So not only do both groups learn and work with two languages they meet new people they wouldn't have met or had class if it was not for those bilingual classes. Studies have been made to show the effects of bilingual education and how students would benefit from being in a bilingual class, “ELLs who had gotten waivers to remain in small bilingual programs were equally proficient in English and did just as well on state tests when compared with ELLs in English-only programs” (Sanchez). So bilingual education can improve the communication between ELL students
To allow students to focus on their own interests, schools should not require two foreign language credits to graduate. Students could be using the time spent learning a foreign language to get in a few advanced classes or extra classes in their future career field. On average, high schools require at least two full-year credits of the same foreign language in order to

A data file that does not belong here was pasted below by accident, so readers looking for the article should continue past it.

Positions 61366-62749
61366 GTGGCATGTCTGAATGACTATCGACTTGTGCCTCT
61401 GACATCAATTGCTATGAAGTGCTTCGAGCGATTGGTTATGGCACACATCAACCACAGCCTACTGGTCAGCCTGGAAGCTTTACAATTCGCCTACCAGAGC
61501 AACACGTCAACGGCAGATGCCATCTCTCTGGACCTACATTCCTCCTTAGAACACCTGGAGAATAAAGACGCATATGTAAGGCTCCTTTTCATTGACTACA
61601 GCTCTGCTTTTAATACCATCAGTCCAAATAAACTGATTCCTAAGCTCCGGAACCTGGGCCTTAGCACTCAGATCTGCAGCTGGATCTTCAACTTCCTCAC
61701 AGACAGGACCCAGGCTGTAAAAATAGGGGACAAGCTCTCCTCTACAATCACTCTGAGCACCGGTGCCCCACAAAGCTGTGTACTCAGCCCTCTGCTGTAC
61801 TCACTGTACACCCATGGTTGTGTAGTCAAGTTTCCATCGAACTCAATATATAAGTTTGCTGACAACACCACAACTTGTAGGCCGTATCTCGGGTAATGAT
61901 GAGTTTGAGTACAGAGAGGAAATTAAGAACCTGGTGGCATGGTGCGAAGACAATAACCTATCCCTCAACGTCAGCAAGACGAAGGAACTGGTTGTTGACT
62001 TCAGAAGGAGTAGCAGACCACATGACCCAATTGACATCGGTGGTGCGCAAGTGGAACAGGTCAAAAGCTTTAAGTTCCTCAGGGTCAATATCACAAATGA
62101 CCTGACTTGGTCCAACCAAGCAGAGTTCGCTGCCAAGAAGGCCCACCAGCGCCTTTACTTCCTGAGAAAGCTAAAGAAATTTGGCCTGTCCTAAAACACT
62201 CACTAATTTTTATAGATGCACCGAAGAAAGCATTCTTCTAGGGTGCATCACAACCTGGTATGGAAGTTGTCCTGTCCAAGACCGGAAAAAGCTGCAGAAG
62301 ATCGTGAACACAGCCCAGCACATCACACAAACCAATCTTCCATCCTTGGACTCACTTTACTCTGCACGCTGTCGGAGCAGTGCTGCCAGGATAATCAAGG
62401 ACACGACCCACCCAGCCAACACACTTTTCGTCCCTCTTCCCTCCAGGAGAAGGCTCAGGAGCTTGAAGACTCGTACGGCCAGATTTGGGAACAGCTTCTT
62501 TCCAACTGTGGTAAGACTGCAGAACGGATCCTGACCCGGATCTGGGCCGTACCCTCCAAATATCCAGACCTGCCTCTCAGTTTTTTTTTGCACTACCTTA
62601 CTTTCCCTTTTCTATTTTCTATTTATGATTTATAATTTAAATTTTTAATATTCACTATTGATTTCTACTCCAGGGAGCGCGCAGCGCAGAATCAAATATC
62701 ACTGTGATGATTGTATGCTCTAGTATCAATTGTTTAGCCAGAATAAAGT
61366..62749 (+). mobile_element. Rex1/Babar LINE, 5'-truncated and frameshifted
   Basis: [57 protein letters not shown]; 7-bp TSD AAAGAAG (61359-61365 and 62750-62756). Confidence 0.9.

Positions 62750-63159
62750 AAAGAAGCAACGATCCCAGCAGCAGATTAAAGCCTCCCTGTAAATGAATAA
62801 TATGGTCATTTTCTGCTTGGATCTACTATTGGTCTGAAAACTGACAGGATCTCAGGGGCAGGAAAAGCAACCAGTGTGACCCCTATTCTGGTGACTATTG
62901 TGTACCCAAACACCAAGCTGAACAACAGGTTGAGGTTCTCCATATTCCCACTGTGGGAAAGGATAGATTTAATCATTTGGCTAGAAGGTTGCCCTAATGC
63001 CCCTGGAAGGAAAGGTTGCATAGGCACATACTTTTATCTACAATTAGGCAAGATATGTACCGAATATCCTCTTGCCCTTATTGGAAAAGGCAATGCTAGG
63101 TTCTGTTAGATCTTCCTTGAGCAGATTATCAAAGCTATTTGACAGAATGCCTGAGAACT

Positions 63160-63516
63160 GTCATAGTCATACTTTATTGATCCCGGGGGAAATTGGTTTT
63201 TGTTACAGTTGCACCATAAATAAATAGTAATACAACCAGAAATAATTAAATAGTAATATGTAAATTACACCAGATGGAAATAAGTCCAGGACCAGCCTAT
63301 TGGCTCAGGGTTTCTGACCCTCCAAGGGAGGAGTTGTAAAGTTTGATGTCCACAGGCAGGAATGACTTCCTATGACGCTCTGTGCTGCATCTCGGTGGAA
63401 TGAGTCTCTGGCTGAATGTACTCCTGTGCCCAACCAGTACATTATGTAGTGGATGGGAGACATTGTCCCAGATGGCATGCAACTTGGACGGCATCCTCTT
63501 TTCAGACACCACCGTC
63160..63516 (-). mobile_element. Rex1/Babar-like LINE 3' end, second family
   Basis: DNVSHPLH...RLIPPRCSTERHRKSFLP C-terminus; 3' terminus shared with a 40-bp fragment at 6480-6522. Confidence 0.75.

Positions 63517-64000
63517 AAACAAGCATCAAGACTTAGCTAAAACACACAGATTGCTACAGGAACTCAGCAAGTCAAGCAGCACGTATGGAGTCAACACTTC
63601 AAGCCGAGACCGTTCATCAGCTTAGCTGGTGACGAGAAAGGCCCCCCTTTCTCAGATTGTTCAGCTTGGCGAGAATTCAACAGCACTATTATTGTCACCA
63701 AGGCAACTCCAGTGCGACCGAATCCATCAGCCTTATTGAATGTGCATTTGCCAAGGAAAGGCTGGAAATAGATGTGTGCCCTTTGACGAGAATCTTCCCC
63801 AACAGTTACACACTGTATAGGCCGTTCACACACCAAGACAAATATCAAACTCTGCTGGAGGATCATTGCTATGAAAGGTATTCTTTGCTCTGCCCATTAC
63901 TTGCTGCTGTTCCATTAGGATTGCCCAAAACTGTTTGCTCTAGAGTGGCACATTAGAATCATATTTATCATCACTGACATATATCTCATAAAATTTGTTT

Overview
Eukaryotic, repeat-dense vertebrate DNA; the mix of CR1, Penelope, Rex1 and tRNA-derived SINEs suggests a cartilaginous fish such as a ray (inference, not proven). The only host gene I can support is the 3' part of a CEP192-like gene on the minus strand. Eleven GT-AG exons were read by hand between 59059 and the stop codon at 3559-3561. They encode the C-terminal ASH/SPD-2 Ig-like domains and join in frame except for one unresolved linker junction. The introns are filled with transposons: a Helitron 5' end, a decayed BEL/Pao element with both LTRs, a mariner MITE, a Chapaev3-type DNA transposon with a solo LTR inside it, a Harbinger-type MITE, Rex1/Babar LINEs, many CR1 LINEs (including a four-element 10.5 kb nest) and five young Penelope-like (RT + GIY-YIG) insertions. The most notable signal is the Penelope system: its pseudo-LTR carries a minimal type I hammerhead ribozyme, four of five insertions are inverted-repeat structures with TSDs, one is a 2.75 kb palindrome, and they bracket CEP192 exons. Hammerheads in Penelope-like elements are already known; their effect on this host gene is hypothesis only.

It is encouraged for students to learn foreign languages as it has numerous benefits. Most countries have introduced foreign language starting from the early age. Today, the high school graduates are required to study foreign language in schools as it becomes a requirement for them to graduate from certain college with minimum of two years of learning foreign languages. Hence, the students are encouraged to learn on other language. Basically, foreign language is a native to another country and it is also a language which is not spoken in the native country of the person referred to.
Learning a second language at a younger age is beneficial Most little kids first day of school is when they are approximately five years old, and about to enter kindergarten. Kids go to school from about age five till graduation from high school at about age eighteen. Most schools focus on the basic core subjects, such as math, reading, science and history. Until junior high or high school, foreign language is not even offered.